Gordon Jamieson passed on questions on Insurance and Water and Sewer. This was gracefully done – we were so close to getting done.

Budgets were approved.

There were two different motions to adjourn voted down. It’s so much better to stay a little late and not have to come back on Monday!

Article 68 – OPEB

Charlie Foskett walked through the OPEB partial payment and how it’s funded. Substitute motion from Al Tosti made. Passed on voice vote unanimously.

Article 69 – COLA Base

Charlie Foskett explained how this vote would be an increase in the amount of salary that gets a COLA increase. The COLA now applies to the first $12,000 of salary; this would include an increase of $1000 in the base per year for three years. He explained that this is part of a complex deal with FinComm, Retirement Board, and the Town Manager. Motion substituted by voice vote, approved by voice vote unanimously.

Article 75 – Override Stabilization Fund

Tosti made a substitute motion. There was a question on how to protect this from losses like the last override savings, which was answered by Treasurer Stephen Gilligan. Approved.

On motion by Al Tosti, the meeting was dissolved.


Comment from Len
Time: June 9, 2011, 10:31 am

Yes, the PAYT debate was misguided and a distraction. We should have used the full night on the budget and instead had to rush through some of it. I would have loved to know the dollar impact of Article 69 – it was the right thing to do but Town Meeting should have had that info. I didn’t want to ask at 11:15.

Comment from Bill
Time: June 9, 2011, 2:11 pm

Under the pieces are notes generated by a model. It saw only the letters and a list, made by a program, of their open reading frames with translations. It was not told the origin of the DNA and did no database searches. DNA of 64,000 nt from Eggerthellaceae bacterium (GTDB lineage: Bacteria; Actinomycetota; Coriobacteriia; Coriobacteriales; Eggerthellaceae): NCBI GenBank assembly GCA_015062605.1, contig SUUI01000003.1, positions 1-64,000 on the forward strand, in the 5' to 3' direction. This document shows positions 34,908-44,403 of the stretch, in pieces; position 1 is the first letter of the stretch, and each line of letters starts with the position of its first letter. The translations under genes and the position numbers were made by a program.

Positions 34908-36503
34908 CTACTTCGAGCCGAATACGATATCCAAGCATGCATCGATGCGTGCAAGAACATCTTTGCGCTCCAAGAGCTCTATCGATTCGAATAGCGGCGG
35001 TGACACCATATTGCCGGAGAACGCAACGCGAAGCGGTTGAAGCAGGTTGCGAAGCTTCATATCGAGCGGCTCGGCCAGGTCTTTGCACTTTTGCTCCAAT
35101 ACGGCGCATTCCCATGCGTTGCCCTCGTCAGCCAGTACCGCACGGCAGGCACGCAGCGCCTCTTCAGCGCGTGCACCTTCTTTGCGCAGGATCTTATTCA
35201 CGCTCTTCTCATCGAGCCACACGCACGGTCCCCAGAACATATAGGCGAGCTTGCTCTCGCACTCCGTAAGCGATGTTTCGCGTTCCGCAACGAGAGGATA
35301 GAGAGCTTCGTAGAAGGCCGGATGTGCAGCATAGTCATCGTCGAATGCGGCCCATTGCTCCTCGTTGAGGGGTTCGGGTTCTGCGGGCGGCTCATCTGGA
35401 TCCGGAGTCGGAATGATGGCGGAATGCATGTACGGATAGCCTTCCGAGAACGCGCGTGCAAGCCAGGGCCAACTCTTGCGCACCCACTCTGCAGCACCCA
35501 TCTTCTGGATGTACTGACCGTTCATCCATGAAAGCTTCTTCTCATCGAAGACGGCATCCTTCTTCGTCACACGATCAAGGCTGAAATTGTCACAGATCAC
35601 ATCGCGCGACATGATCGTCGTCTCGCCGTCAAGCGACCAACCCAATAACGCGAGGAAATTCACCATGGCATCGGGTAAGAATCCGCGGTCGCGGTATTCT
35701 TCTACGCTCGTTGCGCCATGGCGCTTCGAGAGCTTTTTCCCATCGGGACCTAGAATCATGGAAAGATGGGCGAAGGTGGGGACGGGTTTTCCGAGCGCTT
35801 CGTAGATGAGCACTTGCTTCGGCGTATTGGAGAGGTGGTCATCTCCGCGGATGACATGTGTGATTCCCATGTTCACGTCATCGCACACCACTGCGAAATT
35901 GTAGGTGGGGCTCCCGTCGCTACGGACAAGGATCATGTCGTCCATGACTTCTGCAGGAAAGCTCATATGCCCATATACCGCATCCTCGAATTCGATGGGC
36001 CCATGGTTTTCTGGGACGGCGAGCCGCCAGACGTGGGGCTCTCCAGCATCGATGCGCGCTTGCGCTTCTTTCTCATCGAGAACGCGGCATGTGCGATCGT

That they tried to implement PAYT just 24 hours after a huge tax increase really speaks to how blinded by zealotry the proponents if this plan are. This debate, and time spent on Article 7, were a waste of Town Meeting’s time, and absolutely impacted the time spent on serious budget discussions. Frankly, it was a poor choice to spend time on announcements and reports, too, though the acknowledgement of Mr. McCabe’s and Ms. Fiore’s service was nice. Frankly, throughout Town Meeting, I resented time spent on announcements, but on what we all hoped would be the last night, it was just uncalled for. There are lots of outlets in the town to disseminate information–newspaper, town website, town e-mail notification, town meeting e-mail list. Just because 240 people are crammed into Town Hall to enact important town business doesn’t mean they should be subjected to 15 minutes of advertising each night before they can get to work. I’d like to see a lot fewer announcements and much faster board report presentations in the future. At about 15-20 minutes each night over ten sessions, Town Meeting spent 2 1/2 to 3 1/3 on these distractions–more time than we spent on almost any article before us.